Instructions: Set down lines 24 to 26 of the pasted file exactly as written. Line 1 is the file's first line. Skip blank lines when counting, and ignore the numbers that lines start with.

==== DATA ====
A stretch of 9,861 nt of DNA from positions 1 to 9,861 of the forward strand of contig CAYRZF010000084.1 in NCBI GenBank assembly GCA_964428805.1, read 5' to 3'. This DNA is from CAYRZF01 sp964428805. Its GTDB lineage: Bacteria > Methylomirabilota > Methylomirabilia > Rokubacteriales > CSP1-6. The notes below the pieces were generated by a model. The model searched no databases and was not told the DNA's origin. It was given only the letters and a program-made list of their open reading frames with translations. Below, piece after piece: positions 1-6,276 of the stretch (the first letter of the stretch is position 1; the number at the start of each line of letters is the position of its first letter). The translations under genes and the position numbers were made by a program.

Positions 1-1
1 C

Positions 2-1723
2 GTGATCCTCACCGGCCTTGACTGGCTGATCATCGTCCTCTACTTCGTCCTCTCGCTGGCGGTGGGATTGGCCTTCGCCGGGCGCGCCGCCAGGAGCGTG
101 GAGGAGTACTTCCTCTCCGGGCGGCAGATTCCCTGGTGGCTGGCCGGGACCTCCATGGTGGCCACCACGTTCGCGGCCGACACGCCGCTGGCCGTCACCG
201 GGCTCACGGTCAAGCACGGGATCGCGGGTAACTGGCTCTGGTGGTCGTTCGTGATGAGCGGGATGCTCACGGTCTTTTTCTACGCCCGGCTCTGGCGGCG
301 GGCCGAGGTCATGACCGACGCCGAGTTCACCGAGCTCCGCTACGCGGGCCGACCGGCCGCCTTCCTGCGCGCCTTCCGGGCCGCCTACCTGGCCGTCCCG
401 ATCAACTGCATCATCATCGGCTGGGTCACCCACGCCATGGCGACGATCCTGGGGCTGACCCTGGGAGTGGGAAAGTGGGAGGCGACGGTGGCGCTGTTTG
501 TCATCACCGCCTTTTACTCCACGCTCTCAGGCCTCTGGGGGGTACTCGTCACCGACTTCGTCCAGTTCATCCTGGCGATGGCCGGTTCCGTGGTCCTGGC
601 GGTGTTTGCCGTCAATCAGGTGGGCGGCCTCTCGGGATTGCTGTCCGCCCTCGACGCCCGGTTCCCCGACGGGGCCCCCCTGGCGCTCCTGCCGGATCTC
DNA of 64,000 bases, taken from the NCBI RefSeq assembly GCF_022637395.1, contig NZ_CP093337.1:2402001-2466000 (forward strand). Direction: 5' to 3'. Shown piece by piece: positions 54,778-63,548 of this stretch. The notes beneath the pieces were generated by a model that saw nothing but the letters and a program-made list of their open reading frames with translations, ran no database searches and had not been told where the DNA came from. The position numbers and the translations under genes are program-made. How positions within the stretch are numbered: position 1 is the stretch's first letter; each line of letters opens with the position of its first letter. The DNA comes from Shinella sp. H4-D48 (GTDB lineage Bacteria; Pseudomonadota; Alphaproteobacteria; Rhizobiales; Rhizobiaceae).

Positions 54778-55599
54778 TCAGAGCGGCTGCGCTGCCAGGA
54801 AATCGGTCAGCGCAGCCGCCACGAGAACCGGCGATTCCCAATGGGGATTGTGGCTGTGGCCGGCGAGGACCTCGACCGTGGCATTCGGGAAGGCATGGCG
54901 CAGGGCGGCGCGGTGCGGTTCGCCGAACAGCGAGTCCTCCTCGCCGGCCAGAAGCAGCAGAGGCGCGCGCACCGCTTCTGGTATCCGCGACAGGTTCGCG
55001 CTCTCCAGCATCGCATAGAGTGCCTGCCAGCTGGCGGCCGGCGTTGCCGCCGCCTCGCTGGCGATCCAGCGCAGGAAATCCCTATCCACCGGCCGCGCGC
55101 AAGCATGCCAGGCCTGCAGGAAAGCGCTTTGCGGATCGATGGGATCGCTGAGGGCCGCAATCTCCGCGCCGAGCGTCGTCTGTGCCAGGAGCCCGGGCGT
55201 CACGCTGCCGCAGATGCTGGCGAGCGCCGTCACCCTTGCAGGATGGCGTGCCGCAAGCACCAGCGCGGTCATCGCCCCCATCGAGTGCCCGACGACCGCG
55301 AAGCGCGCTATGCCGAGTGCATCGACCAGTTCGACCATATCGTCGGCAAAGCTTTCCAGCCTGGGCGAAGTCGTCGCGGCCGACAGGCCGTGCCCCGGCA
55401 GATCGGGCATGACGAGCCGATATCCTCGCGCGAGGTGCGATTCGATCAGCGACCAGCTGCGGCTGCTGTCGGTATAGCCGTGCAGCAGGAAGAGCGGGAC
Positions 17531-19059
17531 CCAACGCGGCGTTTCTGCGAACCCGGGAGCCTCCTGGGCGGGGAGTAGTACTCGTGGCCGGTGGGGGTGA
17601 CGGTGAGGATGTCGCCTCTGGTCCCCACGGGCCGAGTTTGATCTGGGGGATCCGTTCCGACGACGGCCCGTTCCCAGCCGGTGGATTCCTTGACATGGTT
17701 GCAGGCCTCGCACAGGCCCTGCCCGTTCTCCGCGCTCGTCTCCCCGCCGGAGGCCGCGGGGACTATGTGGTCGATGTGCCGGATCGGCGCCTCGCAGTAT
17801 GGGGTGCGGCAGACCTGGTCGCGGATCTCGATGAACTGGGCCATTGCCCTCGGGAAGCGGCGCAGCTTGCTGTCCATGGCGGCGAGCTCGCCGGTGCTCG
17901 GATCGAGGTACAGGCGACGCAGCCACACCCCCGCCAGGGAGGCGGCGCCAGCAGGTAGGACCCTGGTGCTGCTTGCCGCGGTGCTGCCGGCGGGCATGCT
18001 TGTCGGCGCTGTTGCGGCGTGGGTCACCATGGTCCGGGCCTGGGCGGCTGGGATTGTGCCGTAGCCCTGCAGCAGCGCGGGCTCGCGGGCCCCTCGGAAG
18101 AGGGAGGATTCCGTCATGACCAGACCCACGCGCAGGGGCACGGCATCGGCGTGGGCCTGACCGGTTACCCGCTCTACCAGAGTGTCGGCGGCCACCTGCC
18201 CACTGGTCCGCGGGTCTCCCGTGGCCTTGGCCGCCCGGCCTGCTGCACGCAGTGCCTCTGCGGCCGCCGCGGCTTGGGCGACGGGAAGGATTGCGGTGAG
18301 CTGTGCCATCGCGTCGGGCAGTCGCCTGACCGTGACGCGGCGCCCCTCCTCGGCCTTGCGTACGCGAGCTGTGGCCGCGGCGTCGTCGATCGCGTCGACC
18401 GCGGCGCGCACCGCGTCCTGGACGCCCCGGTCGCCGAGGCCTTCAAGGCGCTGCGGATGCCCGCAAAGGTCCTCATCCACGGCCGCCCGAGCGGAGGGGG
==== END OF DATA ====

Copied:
17601 CGGTGAGGATGTCGCCTCTGGTCCCCACGGGCCGAGTTTGATCTGGGGGATCCGTTCCGACGACGGCCCGTTCCCAGCCGGTGGATTCCTTGACATGGTT
17701 GCAGGCCTCGCACAGGCCCTGCCCGTTCTCCGCGCTCGTCTCCCCGCCGGAGGCCGCGGGGACTATGTGGTCGATGTGCCGGATCGGCGCCTCGCAGTAT
17801 GGGGTGCGGCAGACCTGGTCGCGGATCTCGATGAACTGGGCCATTGCCCTCGGGAAGCGGCGCAGCTTGCTGTCCATGGCGGCGAGCTCGCCGGTGCTCG